There is so much I loved about Saenz's, Aristotle and Dante Discover the Secrets of the Universe. It's a story about friendship and family and coming of age and love. It's also a story about coming to terms with others and yourself, being honest and living your truth in ways that are uniquely difficult for teenage boys discovering their sexuality. I borrowed the book from the library, so I marked pages I wanted to come back to to gather scenes, sentences or possible read alouds. The book surprised me again and again with scenes full of poetry and art and exercise and recovery. I tried to be good and use sticky flags, but I can see now that I did bend a page corner or two.
I am planning to talk up the book next week as soon as I purchase a copy or two for my classroom library. I want to read this snippet to get students writing about their own views of themselves as readers. Listen in as Aristotle thinks about reading, his father and Dante:
"The truth is, I'd lied to him. I loved the book. I thought it was the most beautiful think I'd ever read. When my father noticed what I was reading, he told me it was one of his favorite books. I wanted to ask him if he'd read it before or after he'd fought in Vietnam. It was no good to ask my father questions. He never answered them.I had this idea that Dante read because he liked to read. Me, I read because I didn't have anything else to do. He analyzed things. I just read them. I have a feeling I had to look up more words in the dictionary than he did (20)."
Aristotle and Dante Discover the Secrets of the Universe is a book to read with a box of tissues by your side. Forewarned is forearmed. I cried and cried, not because it was said (it was in parts) but because it was beautiful and the characters true.
|It's Monday! What Are You Reading? is hosted by Shelia at Book Journeys. Jen Vincent of Teach Mentor Texts and Kellee Moye of Unleashing Readers give the Meme a kid lit spin. I encourage you to visit others participating. Keep a notepad handy or a window with your Amazon wish list open; you'll find lots of great titles to read.|
I'm a little behind the times when it comes to catching up on award finalists. Endangered was the final title of the Amelia Awards I hadn't read. I am glad I found it. Another tissue box companion book, Schrefer's recounts war in the Congo and an American teenager's survival story. Sophie is enroute to her mother when she buys a Bonobo from a man on the street. Thinking she did the right thing, her decision to purchase the animal she names Otto changes the course of her life.
Schrefer builds tension page by page with contrast. This scene where Sophie and Otto, who has recovered his health after a few weeks with Sophie, are out walking is the first sighting Sophie has of war approaching.
"He'd become really good on his feet. Or off his feet, I guess, I should say. Otto was still and unsteady walker, staggering a stretch and then holding my hand for a second before getting up the courage to toddle farther. But when he was near a tree--or a drainpipe, or a car, or (as I learned the hard way) a wobbly filing cabinet--he would suddenly be up in the air. My idea of space was limited left, right, front, and behind, but he had a wonder sense of up. He's disappear from my hands, and I'd look around for him getting panicked, until I'd hear a telltale raspy laugh and find him dangling from a ceiling fan, revolving on one of the blades...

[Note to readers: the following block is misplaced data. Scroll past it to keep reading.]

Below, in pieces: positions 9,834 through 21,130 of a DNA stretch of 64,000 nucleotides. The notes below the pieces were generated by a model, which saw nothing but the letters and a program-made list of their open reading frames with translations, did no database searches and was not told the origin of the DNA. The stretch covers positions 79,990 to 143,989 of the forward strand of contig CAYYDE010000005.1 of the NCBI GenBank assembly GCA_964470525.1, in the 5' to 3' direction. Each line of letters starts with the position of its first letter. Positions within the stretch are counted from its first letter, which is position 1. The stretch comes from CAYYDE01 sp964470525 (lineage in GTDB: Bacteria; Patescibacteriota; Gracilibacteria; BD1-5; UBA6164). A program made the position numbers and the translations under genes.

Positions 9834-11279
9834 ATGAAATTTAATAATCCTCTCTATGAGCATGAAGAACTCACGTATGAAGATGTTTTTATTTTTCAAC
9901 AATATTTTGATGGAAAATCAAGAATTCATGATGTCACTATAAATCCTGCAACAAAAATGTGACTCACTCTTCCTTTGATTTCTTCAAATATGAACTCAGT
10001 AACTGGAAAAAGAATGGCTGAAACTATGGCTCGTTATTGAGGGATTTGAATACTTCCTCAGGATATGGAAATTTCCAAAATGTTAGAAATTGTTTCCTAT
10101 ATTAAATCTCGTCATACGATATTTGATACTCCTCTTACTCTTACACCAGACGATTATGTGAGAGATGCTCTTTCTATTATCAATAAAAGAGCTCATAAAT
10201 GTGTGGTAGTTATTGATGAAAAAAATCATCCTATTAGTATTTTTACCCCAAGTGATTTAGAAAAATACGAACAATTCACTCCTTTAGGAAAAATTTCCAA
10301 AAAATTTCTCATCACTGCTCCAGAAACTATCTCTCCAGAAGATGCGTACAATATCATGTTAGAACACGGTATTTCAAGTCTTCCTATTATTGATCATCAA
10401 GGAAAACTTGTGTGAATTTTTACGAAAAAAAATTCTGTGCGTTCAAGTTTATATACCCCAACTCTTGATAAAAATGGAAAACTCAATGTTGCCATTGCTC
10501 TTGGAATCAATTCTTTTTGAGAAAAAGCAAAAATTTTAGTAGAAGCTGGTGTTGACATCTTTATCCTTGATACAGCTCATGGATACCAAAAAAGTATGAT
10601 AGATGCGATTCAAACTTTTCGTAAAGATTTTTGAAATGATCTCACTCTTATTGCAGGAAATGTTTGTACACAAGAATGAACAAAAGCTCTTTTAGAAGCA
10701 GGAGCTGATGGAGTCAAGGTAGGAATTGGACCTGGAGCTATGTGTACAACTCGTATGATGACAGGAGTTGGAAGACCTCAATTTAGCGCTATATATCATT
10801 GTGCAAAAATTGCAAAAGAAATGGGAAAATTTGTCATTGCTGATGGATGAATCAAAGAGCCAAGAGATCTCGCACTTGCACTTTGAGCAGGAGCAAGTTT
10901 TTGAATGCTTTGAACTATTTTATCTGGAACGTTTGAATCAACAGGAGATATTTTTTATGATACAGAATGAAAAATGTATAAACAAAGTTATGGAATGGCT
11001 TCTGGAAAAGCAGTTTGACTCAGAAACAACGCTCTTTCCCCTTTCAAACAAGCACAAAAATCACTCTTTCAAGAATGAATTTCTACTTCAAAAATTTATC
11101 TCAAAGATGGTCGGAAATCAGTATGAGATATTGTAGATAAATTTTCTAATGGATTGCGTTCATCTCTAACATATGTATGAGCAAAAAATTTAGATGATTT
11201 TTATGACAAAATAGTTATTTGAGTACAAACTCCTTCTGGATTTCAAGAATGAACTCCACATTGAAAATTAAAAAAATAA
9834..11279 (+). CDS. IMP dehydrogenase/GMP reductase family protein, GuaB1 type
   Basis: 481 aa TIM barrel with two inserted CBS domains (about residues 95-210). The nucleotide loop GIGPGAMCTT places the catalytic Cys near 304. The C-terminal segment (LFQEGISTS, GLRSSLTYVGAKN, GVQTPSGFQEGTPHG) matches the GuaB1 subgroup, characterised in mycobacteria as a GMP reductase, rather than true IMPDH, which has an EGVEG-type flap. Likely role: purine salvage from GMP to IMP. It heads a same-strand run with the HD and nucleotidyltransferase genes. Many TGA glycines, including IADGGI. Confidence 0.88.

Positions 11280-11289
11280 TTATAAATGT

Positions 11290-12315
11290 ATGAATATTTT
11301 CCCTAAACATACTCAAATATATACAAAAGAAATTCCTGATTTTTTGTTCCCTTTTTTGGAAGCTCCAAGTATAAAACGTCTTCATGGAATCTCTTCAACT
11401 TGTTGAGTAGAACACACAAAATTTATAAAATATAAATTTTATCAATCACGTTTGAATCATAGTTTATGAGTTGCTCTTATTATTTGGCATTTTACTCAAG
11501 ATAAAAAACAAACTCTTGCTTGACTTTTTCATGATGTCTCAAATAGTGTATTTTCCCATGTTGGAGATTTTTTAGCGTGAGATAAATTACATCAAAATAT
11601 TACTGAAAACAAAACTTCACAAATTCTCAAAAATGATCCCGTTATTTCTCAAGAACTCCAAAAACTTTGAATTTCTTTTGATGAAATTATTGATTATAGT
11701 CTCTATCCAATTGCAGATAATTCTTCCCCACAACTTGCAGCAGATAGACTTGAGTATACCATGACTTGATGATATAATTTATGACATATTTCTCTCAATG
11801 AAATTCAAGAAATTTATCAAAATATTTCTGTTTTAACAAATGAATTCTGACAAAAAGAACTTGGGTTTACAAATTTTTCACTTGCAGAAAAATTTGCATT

I loved video chatting with Dad, but otherwise my social life was pretty narrow. That's why Otto and I were on our own when we met the strangers. We were taking a walk along the sanctuary's overgrown driveway...well, I was walking, and Otto followed me along the treetops, calling down to me, amused that I would be so silly as to choose the groung when there were thrilling branches t oswing from. He would go for minutes through the jungle canopy, then come across something scared him--a snake under his fingers, a snapping branch, a songbird flying in his face--and he'd be in my arms. Then he was back into the trees again.
The sanctuary was far from any major road, so I was shocked when I turned a corner and saw four guys trudging up the driveway toward us. Two of them had mangy-looking dreadlocks. All wore mismatched army uniforms.
I backed up, my body tensed. My skin felt like rubber.
One of them held up his hand. "Zila, mundele. Don't run. We're lost, and we need you to guide us (50)."I could use this scene for many lessons. I love the idea of support and reassurance at the start. How Sophie lets Otto find his way but stays near to calm him and reassure him when he gets scared. Sophie's body language, especially the penultimate sentence, would be interesting to study and them imitate as a way to develop character in narrative. Surely we could speak and write from the richness of this text.
So many books, so little time to write about them! I'm going to leave the remaining few from the past few weeks as images only. I may come back to say more about them next week. If there's a particular title that you'd like to hear more about, let me know in comments and I'll come back to it.
My favorite professional book read of late is Calkins, Ehrenworth and Lehman's Pathways to the Common Core: Accelerating Achievement. I agree with Stacey Shubitz about Pathways to the Common Core. "It's a book every teacher in America should read." Clear, concise, contextualized discussion of the changes we will see as we implement Common Core Standards. Read Shubitz's assessment at Two Writing Teachers here.